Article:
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Greenbaum, Rowe, Smith & Davis LLP Client Alert

What You Need to Know

On April 23, 2024, the U.S. Department of Labor (DOL) announced its final rule updating and revising regulations issued under the Fair Labor Standards Act (FLSA) implementing exemptions from minimum wage and overtime pay requirements for executive, administrative, professional, outside sales, and computer employees.

What’s Changing, and When

The final rule provides for two-step increases to both the standard salary level and the “highly compensated employee” (HCE) total annual compensation threshold for exempt employees. The initial increases become effective July 1, 2024, with a second round of more significant increases scheduled for six months later, on January 1, 2025, as shown in this table:

Effective Date

Standard Salary Level

HCE Total Annual Compensation Threshold

Before July 1, 2024

$684 per week (equivalent to $35,568 per year)

$107,432 per year, including at least $684 per week paid on salary or fee basis.

July 1, 2024

$844 per week (equivalent to $43,888 per year)

$132,964 per year, including at least $844 per week paid on a salary or fee basis.

January 1, 2025

$1,128 per week (equivalent to $58,656 per year)

$151,164 per year, including at least $1,128 per week paid on a salary or fee basis.

The final rule provides that the adequacy of these thresholds be revisited every three years to reflect current earnings data. Additionally, exempt employees will still have to satisfy the duties requirements of the administrative, executive or professional employee test. 

Key Impacts

The implementation of the final rule will very likely be delayed by legal challenges. However, if the final rule reaches implementation in its current form, the threshold increases are expected to sweep significant numbers of employees into the hourly worker category, which in turn will have a profound impact on employers’ labor costs. To comply, impacted employers will have to either increase the salaries of those employees or reclassify them as hourly employees.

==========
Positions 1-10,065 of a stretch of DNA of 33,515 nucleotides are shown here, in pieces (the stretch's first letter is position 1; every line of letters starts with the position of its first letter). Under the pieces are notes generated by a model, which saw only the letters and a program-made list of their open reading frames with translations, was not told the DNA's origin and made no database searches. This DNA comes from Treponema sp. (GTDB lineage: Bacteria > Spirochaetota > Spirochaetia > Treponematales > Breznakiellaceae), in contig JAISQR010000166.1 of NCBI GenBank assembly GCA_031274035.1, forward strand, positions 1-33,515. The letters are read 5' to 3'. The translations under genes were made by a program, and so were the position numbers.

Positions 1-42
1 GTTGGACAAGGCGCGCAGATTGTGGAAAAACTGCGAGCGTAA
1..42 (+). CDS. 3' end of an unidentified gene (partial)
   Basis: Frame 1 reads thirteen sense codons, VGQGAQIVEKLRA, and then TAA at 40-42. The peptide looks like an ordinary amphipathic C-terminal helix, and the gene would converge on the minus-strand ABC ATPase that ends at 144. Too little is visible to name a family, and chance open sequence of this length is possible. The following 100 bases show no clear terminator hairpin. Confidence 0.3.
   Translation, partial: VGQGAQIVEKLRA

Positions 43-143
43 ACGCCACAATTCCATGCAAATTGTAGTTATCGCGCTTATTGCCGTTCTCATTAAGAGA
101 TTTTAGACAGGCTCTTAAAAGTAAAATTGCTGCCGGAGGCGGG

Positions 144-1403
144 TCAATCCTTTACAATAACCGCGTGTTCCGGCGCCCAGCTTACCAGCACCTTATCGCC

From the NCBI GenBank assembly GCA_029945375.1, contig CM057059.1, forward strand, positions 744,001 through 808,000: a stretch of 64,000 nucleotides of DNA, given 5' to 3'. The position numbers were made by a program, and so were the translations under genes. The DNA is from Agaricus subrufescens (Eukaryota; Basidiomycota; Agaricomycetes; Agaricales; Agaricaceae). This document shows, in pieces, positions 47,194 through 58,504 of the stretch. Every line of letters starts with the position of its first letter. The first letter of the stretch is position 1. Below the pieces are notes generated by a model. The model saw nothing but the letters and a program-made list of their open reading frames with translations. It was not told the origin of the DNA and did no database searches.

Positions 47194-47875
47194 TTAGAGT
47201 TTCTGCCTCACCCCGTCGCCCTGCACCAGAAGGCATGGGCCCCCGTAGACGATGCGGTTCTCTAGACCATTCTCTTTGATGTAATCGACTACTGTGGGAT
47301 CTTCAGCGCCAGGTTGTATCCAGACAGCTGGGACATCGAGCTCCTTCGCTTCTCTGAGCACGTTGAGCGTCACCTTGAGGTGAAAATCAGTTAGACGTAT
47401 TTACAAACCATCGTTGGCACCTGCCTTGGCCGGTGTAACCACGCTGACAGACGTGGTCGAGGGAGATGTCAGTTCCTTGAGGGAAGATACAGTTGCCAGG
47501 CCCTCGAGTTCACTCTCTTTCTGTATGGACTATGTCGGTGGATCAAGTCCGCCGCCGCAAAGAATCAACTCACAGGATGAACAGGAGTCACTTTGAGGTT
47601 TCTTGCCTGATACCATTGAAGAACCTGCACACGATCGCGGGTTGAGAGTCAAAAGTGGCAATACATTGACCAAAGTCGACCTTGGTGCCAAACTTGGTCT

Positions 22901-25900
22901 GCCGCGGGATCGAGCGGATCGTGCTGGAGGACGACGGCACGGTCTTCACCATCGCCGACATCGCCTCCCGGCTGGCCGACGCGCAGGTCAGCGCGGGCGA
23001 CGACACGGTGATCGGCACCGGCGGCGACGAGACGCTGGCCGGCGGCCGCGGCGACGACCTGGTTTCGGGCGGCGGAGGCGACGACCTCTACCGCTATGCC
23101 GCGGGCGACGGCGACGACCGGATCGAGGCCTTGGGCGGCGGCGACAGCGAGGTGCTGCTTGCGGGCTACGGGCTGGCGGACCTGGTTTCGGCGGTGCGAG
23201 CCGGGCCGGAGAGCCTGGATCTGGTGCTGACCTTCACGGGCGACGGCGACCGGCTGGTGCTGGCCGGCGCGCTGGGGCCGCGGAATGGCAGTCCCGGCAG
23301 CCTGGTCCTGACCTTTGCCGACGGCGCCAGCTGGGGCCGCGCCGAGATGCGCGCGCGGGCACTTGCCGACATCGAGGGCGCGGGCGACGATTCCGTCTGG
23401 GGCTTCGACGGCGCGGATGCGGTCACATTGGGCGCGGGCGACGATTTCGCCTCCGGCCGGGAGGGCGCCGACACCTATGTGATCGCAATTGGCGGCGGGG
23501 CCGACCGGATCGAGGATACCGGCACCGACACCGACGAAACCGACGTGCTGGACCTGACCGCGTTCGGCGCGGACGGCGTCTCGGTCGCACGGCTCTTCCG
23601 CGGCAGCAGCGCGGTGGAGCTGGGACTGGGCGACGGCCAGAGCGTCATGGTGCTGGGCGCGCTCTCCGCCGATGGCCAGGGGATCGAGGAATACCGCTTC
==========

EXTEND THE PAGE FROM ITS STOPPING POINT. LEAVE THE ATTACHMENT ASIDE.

It is possible that in some instances, especially for workers who routinely work 40 hours or less, reclassifying them as hourly employees may be economically prudent. In those instances, employees must be notified of such reclassification and must be advised of a record-keeping system that would ensure the proper tracking of their hours and payment of any overtime.   

Next Steps for Employers

In anticipation of the looming July 1 deadline, employers should conduct a careful audit of all employees whose annual compensation falls below the new thresholds and should concurrently review the compensation levels and specific job duties of their existing exempt workforce. Assessing the number of employees affected, as well as the differential between their current compensation and future threshold at each of the increase points, will allow for a calculation of the economic impact of the new rule on the employer’s business operations.

Depending on the magnitude of the impact and the nature of the industry in question, adjustments in the workforce may be necessary to meet the new economic reality. Employers who will be impacted by the new exempt employee thresholds may wish to consult with employment counsel to discuss plans for training and issuing communications to any impacted employees.

We will provide timely updates on the implementation of the DOL’s final rule and related legal challenges. Please contact the author of this Alert with questions or to discuss your specific business circumstances. 

Maja M. Obradovic

Maja M. Obradovic
Co-Chair, Employment Law Department
mobradovic@greenbaumlaw.com | 732.476.2454